Natalie is a teacher and holds an MA in English Education and is in progress on her PhD in psychology.
Hannah is a psychologist, and she has found a new drug that she thinks will help treat depression. To help prove that the drug works, she decides to do a research study on it. In Hannah's study, her independent variable is the drug, and her dependent variable is the level of depression experienced by the subjects. She wants to show that her independent variable (the drug) causes a decrease in her dependent variable (depression).
That sounds pretty straightforward at first. All Hannah has to do is to give her drug to a bunch of depressed people, and if they feel better, she's proved her point, right? Well, it might not be so simple. There are a lot of things that could cause people to be less depressed. What if the people Hannah gives the drugs to start to feel better for some reason other than the fact that they got the drug?
Extraneous variables are factors other than the independent variable that might affect the dependent variable. For example, maybe the people to whom Hannah gives the drugs think, 'Since she's giving me the drugs, I'm going to start feeling better.' Maybe, in anticipation of feeling better, they start exercising and eating better. These are things that could affect depression levels. So, maybe they're less depressed at the end of the study because of their lifestyle changes, not Hannah's drug. Let's look at some ways to control for extraneous variables.
Okay, so Hannah wants to design a study to prove that her new drug can treat depression. She decides that she needs a treatment group made up of subjects who get the treatment (or drug) and a control group made up of subjects who do not get the treatment (or drug). Then she'll compare how much their depression gets better. If she's right that her drug works, the people in the treatment group will show more improvement than those in the control group.
But, there's a problem with that: if she gives the treatment group a pill and doesn't give the control group anything at all, the results might not be reliable. This could be for a couple of different reasons. First, the people in the treatment group might tell Hannah what they think she wants to hear; they'll say, 'Yeah, your drug works. I feel much better.'
Another reason that the results might not be reliable is called the placebo effect. This is when people feel better because they are given a drug, not because the drug works, but because they believe the drug will work. It's a case of mind over matter: their brain tricks them into feeling better. This is called the placebo effect because it occurs when subjects are given a placebo, or a pill that doesn't do anything. When subjects are given one of the placebo pills, they begin to feel better.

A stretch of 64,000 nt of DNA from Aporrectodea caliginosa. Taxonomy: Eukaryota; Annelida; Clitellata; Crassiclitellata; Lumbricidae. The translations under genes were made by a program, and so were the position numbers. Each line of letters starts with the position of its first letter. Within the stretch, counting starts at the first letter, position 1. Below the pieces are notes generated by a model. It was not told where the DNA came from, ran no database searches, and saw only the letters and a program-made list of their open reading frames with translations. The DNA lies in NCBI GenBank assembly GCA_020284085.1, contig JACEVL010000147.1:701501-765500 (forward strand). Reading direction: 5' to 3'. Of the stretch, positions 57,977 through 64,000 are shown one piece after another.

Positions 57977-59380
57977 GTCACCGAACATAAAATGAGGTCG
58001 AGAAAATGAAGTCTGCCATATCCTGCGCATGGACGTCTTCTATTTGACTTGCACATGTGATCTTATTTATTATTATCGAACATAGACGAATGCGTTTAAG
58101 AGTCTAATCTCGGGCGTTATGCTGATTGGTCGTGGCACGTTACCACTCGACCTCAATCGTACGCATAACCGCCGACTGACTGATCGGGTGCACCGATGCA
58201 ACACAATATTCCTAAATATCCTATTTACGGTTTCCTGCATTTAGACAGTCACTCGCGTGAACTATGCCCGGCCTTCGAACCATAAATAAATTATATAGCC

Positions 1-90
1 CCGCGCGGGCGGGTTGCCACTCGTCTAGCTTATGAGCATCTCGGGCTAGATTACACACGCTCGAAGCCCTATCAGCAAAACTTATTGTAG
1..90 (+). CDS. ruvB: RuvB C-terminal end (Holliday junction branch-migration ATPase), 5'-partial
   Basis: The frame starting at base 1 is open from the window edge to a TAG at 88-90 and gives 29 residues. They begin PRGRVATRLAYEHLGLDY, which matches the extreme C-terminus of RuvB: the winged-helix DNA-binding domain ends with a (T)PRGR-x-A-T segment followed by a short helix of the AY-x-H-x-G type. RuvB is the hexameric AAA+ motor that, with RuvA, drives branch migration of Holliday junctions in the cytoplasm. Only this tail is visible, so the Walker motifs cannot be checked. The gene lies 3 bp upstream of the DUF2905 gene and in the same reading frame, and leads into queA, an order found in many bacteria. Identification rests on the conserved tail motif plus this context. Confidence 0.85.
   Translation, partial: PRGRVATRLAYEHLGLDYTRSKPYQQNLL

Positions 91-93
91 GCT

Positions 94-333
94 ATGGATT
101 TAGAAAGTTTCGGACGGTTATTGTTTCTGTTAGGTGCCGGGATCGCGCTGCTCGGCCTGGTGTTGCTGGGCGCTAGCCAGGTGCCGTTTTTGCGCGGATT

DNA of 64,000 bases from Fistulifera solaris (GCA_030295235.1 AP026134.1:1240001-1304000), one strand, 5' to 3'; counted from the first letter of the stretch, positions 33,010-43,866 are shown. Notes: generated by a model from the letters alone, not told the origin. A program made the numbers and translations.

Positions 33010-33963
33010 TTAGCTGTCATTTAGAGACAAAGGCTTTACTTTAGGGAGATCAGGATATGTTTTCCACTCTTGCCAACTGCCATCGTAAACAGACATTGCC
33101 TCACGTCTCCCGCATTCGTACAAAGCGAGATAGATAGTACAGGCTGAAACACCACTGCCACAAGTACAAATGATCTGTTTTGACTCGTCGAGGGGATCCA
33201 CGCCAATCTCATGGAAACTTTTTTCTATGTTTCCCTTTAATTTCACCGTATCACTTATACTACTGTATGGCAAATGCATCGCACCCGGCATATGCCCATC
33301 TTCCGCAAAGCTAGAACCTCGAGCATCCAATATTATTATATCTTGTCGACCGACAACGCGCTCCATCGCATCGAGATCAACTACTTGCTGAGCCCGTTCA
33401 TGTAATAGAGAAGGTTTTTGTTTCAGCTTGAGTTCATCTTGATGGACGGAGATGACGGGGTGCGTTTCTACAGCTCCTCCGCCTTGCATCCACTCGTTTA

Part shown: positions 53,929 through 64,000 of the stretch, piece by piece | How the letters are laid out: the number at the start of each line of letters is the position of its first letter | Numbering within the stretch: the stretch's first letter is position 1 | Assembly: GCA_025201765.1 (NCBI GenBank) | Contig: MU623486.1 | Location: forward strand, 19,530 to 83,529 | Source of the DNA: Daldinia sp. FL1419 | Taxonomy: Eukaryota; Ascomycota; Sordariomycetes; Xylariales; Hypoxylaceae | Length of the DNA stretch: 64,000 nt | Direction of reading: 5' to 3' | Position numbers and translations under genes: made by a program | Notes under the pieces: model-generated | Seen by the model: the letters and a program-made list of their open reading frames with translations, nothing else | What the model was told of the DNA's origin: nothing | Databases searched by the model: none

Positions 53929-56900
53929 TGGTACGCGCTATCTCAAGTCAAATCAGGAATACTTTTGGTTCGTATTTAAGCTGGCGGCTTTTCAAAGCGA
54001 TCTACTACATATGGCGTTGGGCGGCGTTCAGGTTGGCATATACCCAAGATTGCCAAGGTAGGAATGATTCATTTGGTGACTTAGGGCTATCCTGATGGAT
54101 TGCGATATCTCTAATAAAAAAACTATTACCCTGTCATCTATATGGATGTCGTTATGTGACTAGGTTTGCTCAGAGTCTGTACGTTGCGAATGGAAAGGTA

That is one thing that Hannah can do: she can give placebo pills to the control group and her drug to the treatment group. Then they may both experience the placebo effect, but if the treatment group improves at a faster rate, she can guess that the difference is due to her drug. When subjects aren't told whether they're in the treatment or control group, it's called a single-blind study. By using this type of design, Hannah can control for the placebo effect.
A single-blind study could help Hannah eliminate the reactions of the subjects, but there is still another issue that might crop up: what about Hannah's own reactions? Imagine that Hannah interviews each subject at the end of the study. She has to figure out how depressed each subject is. Because they don't know which group they're in, the subjects are all truthful.
But, Hannah still has to take what they say and do and give them a number: 1 for not depressed at all and 10 for very, very depressed. By listening to their thoughts and observing their actions, Hannah can see clues as to how depressed each patient is, and she makes a determination about what number to give them. The problem is that Hannah really wants her drug to be better than the placebo. She might score the people given her drug as less depressed, either intentionally or subconsciously.
A double-blind study is when neither the subjects nor the researcher knows which group each subject is in. For example, Hannah could have another person assign the subjects to the treatment or control groups and not tell her. Then, after the study has been done and Hannah has already scored all of the subjects, she can find out which subject is in which group.
In research, an extraneous variable is a factor that is not the independent variable but still affects the dependent variable. One example of an extraneous variable is the placebo effect, which occurs when a person feels better just because they're given a treatment, even if that treatment doesn't do anything. One way to control for the placebo effect is through a single-blind study, in which subjects don't know whether they are getting a real treatment or a placebo. An even more rigorous experimental design is a double-blind study, in which neither the subjects nor the researcher knows who is getting the real treatment and who is getting the placebo.
Once this lesson has been completed, you may find that you can:
- Provide an example of an extraneous variable
- Understand the purpose of a placebo
- Specify how single- and double-blind studies work
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